I usually only post about my flight experiences-- but this time, I thought I'd share one of Husband's stories. (If I can wrangle any pics out of him, I'll post those, too!)
Husband's catching up to me in terms of hours of PIC and X-Country time! He flew to Canada and back yesterday for the Red Bull Air Races. I opted out of the trip for sanity's sake (life's been moving just a little too fast lately!), though I kind of wish I had joined him. He did take another pilot friend, K, who also went with him last year to the Reno Air Races.
They decided somewhat last minute to fly to Windsor (Canada) instead of DET in Detroit, so we had to scramble a bit to get together the appropriate paperwork. It wasn't as hard as it seems to do-- all the information you need is easy to get on AOPA's website. The only difficult piece was navigating the site to get the Radio Operator's License-- the web site is hard to navigate. (Thanks, Aviatrix, for your posts on crossing the border-- we read those a few times, as well!) We also were confused about the English proficiency requirement. In case anyone's wondering, the FAA has secured an extension through March 2009 for US pilots. I ended up contacting the AOPA pilot helpline to confirm that piece of information. I highly recommend using the helpline if you have a question. It was really easy, quick, and comforting to be able to ask someone so directly!
Now, Good Dog is all set with a custom's decal and the proper paperwork-- and we've learned more about how to file a VFR flight plan. For some reason, our flight school isn't that big on VFR flight plans-- maybe because of the confusion with filing an ADIZ flight plan? We almost always get flight following, but neither of us had ever filed anything other than an ADIZ flight plan.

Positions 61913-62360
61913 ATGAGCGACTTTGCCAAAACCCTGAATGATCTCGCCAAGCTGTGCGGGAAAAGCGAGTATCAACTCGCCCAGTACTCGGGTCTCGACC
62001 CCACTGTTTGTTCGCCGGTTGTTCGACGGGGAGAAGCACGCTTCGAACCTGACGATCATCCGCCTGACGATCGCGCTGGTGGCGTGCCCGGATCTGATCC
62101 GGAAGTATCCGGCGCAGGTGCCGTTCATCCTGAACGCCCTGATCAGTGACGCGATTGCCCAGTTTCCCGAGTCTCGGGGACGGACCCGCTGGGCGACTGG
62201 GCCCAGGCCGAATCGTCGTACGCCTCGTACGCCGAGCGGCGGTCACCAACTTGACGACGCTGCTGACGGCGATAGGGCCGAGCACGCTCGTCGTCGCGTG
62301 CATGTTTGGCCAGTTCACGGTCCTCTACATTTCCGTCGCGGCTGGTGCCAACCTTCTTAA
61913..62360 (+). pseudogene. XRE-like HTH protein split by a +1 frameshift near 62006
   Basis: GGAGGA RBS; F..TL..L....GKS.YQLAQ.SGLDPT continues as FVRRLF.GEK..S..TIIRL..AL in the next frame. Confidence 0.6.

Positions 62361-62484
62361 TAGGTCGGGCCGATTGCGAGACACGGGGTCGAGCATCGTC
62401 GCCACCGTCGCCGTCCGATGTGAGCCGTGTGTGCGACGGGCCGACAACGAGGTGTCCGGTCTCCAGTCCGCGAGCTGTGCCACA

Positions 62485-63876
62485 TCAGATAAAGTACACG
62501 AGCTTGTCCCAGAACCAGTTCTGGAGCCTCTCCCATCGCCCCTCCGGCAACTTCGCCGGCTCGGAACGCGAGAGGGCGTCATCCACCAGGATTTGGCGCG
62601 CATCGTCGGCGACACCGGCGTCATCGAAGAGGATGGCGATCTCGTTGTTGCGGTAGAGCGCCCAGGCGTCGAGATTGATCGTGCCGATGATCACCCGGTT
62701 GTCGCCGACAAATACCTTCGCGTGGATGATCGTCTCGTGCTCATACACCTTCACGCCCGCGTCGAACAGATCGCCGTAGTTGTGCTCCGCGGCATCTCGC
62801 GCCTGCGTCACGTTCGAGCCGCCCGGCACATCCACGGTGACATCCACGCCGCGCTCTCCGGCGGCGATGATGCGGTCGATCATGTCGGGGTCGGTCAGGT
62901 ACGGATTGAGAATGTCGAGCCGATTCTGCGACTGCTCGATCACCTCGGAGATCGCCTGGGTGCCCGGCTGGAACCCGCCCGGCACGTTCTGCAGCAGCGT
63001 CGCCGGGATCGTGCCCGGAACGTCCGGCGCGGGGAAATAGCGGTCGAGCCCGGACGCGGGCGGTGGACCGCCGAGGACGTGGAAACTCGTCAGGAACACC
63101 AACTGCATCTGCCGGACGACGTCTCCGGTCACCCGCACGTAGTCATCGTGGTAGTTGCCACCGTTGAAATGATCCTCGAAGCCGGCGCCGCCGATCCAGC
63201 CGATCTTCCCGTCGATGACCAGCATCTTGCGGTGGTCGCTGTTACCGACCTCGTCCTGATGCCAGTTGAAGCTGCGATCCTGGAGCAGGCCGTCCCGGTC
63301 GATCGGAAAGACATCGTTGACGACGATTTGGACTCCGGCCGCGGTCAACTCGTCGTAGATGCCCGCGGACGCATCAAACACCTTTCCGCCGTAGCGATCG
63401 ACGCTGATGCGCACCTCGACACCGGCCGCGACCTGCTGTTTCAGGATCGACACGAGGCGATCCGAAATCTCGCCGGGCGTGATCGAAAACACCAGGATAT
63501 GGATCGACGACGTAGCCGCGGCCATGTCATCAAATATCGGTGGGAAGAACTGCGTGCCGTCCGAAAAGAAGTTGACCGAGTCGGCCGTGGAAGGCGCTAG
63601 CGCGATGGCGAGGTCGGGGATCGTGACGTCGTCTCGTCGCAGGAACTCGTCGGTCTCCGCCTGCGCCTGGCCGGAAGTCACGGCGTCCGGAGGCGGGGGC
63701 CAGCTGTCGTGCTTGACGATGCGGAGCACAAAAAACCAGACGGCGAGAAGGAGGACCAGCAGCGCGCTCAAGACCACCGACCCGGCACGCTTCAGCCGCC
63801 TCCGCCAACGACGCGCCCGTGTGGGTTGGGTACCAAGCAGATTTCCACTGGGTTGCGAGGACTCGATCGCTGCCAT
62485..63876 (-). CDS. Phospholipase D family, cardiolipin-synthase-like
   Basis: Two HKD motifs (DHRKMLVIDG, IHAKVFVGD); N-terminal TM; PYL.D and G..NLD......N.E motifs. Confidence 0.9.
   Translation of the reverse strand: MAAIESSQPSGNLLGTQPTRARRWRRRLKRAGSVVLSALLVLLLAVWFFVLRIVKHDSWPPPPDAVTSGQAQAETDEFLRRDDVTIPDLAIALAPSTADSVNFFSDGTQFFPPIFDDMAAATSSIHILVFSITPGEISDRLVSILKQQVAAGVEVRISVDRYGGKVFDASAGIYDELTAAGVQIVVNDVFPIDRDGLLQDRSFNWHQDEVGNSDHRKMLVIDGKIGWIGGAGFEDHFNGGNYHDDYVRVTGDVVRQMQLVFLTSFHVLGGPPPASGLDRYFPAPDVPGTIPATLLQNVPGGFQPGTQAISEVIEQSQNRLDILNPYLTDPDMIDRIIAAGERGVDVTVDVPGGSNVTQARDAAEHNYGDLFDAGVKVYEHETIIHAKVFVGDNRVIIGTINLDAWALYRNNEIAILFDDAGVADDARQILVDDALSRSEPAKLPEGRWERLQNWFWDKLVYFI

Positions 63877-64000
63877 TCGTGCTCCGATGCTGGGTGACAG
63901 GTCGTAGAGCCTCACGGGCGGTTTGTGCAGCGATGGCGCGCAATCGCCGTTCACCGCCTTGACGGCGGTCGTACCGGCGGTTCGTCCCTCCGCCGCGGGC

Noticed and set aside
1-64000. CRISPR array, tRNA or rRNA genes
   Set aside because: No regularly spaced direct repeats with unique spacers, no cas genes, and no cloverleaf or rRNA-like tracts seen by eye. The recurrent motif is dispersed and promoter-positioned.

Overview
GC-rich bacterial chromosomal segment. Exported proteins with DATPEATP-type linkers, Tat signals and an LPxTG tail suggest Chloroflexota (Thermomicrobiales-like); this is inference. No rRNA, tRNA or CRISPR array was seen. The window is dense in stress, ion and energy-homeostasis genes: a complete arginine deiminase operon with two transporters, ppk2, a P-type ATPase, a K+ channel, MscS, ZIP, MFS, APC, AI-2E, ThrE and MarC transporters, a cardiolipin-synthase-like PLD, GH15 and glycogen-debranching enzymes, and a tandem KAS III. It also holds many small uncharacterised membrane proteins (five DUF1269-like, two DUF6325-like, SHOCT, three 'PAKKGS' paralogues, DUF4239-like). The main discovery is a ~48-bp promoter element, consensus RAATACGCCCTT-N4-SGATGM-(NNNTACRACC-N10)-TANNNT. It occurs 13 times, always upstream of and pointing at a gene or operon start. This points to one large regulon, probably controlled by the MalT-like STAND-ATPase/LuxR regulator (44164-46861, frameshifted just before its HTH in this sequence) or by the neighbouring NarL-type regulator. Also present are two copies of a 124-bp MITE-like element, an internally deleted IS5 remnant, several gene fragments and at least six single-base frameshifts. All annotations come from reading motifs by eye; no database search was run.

Husband had a 30 knot headwind on the way over, but was able to cut time off the trip by going more or less direct to Sandusky. Our experience in the Washington area is that you almost never get cleared through the Bravo airspace. I think I've been offered it twice in two years of flying. Apparently, that's not necessarily the norm for other places, as he was cleared through the Bravo airspace around both PIT and CLE. They had an uneventful landing at Windsor, were quickly cleared through customs (in fact, the customs folks had him taxi directly over to the fuel pump and met him there so he wouldn't have to stop the engine and then restart it to fuel up).
The races sounded amazing (and I mean that literally- I could hear them over the phone!). He and K opted for the "box" tickets instead of just general admission. The seats had not been selling well, so the price was cut in half. No big dramas happened on the course-- though because Saturday's races were cancelled, they ran both the prelim and the finals on Sunday. The US customs people were very accommodating in helping him change his arrival time so that he could stay for the end of the races.
After the races, they headed back out and had an equally smooth transition back into the States. For all the fuss that you usually hear about crossing the border, the customs folks that he dealt with-- on both sides-- seemed very helpful and easy to work with. I was actually surprised when he called around 8:30 to say they were back at JYO-- I thought they'd be gone much longer! His total time away was around 13 hours-- 6.9 of which were with the engine running-- and that was with a 30 knot headwind!